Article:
The CFPB’s enforcement action against Fifth Third Bank for allegedly creating fake accounts is generating grumbling from the financial industry that expected a lighter touch under Director Kathleen Kraninger.
The Fifth Third enforcement action announced March 9 comes two months after the Consumer Financial Protection Bureau filed suit against Citizens Bank NA for alleged failures in handling credit card disputes.
Making matters worse, in the eyes of banks and their lobbyists, is the fact that the Fifth Third action relied on the bureau’s much-maligned power to rein in abusive acts or practices.
“My belief is that, from an industry perspective, the current level of enforcement activity at the CFPB doesn’t square with the industry’s expectations of how a Republican-appointed director would be running the agency,” said Christopher Willis, a partner at Ballard Spahr LLP.
The CFPB didn’t respond to a request for comment for this story.
‘Difficult to Understand’
The enforcement actions against Cincinnati-based Fifth Third and Providence, R.I.-based Citizens appeared to catch the financial services industry off guard.
“It is difficult to understand how such a matter, which has been remediated, could be an enforcement priority for an agency with so many other important duties,” Greg Baer, the president and CEO of the Bank Policy Institute, said in response to the CFPB’s case against Fifth Third.
Fifth Third, which has vowed a vigorous defense to the CFPB’s allegations, distributed Baer’s statement to journalists.
Other trade groups and analysts also expressed varying levels of outrage at the Fifth Third action.
A similar pattern happened after the Citizens lawsuit, which came after the bank reported problems to the CFPB on its own.
Consumer Bankers Association President and CEO Richard Hunt criticized the enforcement action at the time, saying that regulators should “encourage” banks to self-report violations.
“The CFPB’s action is inconsistent with that belief and counterproductive to furthering a well-regulated, consumer-focused banking system,” Hunt said in a January statement.
The financial industry expected a significantly lighter enforcement touch when the Trump administration took office in 2017.
But unlike other financial regulatory agencies, the CFPB retained its Obama-era director, Richard Cordray, until late November 2017.
In the first few months of 2017, enforcement actions kept up at a relatively brisk pace, with 17 in the first three months of that year, according to a Bloomberg Law CFPB Enforcement Tracker.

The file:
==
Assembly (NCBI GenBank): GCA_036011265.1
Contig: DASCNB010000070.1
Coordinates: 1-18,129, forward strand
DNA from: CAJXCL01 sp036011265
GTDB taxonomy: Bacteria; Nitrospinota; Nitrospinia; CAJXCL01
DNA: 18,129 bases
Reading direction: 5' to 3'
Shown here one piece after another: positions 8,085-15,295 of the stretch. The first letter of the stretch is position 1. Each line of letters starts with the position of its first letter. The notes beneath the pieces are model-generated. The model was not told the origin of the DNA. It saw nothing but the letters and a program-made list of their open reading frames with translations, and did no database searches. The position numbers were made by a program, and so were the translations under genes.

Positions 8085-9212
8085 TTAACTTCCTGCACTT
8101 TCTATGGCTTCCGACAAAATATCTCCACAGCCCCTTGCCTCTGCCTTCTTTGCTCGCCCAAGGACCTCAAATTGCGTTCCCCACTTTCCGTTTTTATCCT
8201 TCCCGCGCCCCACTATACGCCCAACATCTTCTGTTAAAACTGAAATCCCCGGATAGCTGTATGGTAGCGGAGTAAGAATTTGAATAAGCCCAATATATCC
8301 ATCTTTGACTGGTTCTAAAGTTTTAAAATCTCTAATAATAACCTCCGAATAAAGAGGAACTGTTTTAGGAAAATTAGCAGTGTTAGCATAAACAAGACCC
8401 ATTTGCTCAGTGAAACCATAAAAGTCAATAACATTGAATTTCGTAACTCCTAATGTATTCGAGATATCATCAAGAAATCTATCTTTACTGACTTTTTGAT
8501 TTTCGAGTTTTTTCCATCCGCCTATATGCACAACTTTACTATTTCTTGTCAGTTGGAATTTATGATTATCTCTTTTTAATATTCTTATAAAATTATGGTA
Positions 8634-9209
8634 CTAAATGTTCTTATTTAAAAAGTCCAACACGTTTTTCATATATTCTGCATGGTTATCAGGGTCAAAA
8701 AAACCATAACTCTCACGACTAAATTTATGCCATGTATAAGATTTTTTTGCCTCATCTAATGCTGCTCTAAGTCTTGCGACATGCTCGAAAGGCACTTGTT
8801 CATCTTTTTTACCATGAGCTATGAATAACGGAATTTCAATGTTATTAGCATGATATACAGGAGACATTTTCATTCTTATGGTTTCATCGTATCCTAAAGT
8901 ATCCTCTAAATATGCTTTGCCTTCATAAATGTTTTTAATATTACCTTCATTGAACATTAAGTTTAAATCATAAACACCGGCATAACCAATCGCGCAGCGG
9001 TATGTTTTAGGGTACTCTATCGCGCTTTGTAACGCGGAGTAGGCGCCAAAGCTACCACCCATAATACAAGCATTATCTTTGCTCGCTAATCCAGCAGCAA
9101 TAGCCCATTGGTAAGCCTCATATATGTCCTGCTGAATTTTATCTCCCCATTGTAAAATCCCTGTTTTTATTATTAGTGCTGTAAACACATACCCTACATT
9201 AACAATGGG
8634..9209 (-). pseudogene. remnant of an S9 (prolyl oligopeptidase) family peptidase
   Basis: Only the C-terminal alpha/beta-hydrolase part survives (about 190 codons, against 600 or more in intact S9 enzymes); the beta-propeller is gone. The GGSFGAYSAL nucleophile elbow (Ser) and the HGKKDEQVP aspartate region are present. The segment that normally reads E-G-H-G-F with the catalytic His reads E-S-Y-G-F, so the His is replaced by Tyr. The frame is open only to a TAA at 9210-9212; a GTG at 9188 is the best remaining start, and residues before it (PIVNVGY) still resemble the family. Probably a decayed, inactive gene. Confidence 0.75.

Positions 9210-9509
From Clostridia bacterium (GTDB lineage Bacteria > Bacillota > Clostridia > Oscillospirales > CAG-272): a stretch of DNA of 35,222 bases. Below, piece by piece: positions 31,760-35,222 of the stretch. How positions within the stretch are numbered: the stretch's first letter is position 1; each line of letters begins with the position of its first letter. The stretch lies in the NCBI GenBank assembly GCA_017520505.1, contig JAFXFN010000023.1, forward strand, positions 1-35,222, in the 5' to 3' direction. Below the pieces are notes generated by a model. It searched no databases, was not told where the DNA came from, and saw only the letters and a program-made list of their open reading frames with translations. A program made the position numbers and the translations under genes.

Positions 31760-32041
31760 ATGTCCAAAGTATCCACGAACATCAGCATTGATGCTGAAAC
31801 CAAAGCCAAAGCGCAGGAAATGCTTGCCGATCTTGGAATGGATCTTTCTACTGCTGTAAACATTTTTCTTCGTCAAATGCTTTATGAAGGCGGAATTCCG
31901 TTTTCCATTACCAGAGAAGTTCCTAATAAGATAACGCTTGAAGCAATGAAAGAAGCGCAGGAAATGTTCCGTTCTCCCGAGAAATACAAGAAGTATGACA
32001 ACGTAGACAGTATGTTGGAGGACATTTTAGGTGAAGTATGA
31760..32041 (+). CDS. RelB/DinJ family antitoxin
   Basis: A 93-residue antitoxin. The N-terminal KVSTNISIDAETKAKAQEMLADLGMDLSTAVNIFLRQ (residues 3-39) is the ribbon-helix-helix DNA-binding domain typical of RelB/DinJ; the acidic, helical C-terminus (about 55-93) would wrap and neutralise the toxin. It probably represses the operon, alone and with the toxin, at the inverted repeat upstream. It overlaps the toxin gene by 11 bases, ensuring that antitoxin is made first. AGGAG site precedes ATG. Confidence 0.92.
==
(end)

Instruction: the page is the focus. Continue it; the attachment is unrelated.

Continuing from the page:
From then, enforcement slowed, with only 20 actions in the final three quarters of 2017, 11 in all of 2018 and 22 in all of 2019, according to the enforcement tracker.
Part of that can be explained by Cordray trying to lay low during his final months overlapping with Trump, and his replacement, Mick Mulvaney, bringing many of the CFPB’s operations to a halt during his year-long tenure as acting director.
Kraninger reviewed CFPB operations after her December 2018 confirmation as director, bringing yet another enforcement pause.
The enforcement actions against Citizens and Fifth Third, where the CFPB opted not to enter into a settlement, may be Kraninger getting her “sea legs,” said Hogan Lovells LLP partner Allison Schoenthal.
Kraninger “might be showing true colors that she’s not the person the financial industry thought she was,” Schoenthal said.
There is a great deal of skepticism among consumer advocates and even some industry lawyers both of Kraninger’s enforcement posture and the banking industry’s complaints.
“I think there might be a little bit of ‘the lady doth protest too much’ with the indignation,” said Hudson Cook LLP partner Catherine Brennan.
The requests for civil money penalties are far lower in the Kraninger era than during Cordray’s tenure, she said.
Overall enforcement remains down, said Christine Hines, the legislative director at the National Association of Consumer Advocates.
The CFPB is still not doing the job of protecting consumers Congress intended under Kraninger, with both the drop in enforcement and the rollback of key rules, she said.
Consumer advocates are worried that banks’ complaints may have an impact on the CFPB’s leadership.
“My concern about the industry whining is limited to the extent that the CFPB may be influenced by it, and lets up,” Hines said.